You have to arrange transportation from El Ciudad Serdan, Esperanza or Azitzintla for the drive up to the refugio on the southside of the mountain past the saddle it shares with Sierra Negra. The drive up to the reufgio can be made without a 4x4 or even a 4x2, but it takes a very competent driver (and some strong backs) as the road in places is VERY rough. When we drove up we had to get out and push and places large rocks under the wheels for greater traction... nothing too crazy but exerting yourself like that at altitude is a whole different game.
There is a parking area around 4250m where one can leave their vehicle and hike up.
It is also posible to hike the whole way up (to the refugio) and rent teams of burros, I have no idea how long this would take, but it would be considerably more time consuming and taxing, but would perhaps allow more for acclimitisation if that is an issue. The hike alone from Azitzintla takes between 6-9 hours depending on one's level of fitness.
This is a variation of Ruta Sur... but varies enough to warrant its own page. This is the most challenging and direct route to the summit on El Pico's southern side.
It is steeper, more sustained and more exposed than Ruta Sur. In places approaching 50 degrees or more. Allow for between 5-8 hours on the top... depending on your condition and of course the weather conditions.
Be prepapred to don crampons anywhere between 5100-5300m depending on the snow conditions, when I climbed this route there was between 1-2 meters of snow which for Orizaba's southern slopes is a lot.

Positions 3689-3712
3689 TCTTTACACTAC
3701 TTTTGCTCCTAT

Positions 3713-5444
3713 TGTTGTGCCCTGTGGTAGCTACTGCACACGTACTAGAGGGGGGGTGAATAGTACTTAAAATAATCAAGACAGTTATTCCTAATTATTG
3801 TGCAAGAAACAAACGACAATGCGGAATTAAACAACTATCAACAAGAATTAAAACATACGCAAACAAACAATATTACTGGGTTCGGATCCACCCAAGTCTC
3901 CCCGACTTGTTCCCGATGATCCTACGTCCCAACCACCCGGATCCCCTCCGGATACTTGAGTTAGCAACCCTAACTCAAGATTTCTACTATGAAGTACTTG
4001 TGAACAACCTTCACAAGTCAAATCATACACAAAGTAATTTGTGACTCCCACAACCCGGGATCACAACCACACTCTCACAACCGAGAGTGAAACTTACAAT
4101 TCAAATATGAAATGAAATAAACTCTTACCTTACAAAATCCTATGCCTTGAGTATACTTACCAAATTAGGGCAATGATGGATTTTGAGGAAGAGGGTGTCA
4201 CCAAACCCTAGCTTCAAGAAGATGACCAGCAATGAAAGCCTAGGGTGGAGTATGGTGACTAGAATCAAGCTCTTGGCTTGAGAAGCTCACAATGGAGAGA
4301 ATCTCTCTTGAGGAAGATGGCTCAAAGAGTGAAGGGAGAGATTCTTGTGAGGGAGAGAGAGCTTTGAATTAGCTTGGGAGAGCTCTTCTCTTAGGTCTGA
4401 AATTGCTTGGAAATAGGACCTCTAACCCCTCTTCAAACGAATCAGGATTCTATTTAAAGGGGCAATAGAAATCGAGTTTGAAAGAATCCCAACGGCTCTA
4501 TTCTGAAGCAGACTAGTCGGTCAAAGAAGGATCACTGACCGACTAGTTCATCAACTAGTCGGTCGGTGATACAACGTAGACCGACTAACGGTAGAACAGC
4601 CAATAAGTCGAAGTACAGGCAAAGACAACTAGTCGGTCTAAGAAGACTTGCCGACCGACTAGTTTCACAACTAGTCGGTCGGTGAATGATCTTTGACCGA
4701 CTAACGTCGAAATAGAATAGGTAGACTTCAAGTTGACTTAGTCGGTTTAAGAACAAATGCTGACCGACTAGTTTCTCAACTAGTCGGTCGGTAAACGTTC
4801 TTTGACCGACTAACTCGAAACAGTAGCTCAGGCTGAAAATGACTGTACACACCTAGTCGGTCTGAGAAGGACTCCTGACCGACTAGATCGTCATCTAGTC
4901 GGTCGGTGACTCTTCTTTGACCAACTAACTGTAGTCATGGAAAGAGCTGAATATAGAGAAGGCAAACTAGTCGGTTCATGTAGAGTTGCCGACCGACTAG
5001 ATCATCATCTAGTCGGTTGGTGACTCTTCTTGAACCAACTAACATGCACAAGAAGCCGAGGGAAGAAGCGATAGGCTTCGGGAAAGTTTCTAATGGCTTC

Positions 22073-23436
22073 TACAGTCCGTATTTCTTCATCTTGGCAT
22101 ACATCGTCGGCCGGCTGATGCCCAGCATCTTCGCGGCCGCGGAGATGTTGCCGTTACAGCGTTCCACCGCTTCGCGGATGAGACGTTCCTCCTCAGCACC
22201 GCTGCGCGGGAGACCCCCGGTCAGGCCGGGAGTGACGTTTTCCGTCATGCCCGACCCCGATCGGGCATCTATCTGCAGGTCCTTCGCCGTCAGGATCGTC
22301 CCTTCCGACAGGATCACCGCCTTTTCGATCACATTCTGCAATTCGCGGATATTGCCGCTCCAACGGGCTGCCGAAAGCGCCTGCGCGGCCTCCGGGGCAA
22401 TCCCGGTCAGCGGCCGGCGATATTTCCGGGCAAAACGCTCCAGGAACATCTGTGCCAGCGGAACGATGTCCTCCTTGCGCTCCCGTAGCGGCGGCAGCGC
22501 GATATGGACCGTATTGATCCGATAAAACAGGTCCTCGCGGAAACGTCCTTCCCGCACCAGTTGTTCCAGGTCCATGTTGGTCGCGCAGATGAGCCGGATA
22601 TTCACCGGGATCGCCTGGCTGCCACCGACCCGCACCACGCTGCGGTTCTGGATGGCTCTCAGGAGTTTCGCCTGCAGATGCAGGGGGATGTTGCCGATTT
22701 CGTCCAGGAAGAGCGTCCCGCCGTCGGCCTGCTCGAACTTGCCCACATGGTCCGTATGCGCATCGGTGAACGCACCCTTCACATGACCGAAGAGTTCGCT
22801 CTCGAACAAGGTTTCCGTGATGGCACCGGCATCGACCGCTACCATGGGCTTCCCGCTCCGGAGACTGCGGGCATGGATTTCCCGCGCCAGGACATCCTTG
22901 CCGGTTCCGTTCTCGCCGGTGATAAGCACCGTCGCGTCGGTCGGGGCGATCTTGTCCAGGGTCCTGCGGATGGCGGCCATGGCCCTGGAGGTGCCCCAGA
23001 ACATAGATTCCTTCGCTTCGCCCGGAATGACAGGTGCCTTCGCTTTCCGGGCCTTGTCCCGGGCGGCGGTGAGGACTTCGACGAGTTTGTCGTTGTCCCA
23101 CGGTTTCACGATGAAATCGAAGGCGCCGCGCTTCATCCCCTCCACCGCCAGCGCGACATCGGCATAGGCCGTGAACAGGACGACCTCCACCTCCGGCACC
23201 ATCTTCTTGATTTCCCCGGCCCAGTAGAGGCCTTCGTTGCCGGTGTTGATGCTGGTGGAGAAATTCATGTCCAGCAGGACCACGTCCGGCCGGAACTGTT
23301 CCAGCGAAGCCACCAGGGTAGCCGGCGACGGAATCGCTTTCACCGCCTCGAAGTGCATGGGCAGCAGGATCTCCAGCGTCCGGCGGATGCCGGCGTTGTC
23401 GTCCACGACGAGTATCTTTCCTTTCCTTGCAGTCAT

From the Fausto Gonzales hut at 4660m you make your due south until you come out at the foot of the mountain near the top of the ridge that towers over the refugio to the west.
Move westwards until you encounter the spine and then start making your way up over the mountain's southern spine staying to the west of the pulpito. As you approach the pulpito move to the east (left) around it and then onto the summit.
For the most part stick to the rock bands and when above 5400m stay slightly to the west of the pulpito.
You will need to bring all necessary cold weather and rain gear as the weather on any given day will throw a little bit of everything at you. I would suggest at least 5l of water per 24 hours spent there to aid with acclimitisation.
Sun glasses and a sun block with an SPF of at least 45... be sure to re-apply, I made that mistake once and learned the harsh consequences of forgetting.
An ice axe and crampons are mandatory, also rope, a harness and a locking biner would also be very useful. The route is realtively steep and sustained for much of the climb.
I would suggest that you should know how to self arrest and even basic avalanche awareness will help... both of these were necessities when I climbed. Look for fractures in the snow which can signify potentially hazardous areas.
Trekkiing poles are also a good option on the way up... and a set of dry clothes for after the climb is also a very good idea.
If you have information about this route that doesn't pertain to any of the other sections, please add it here.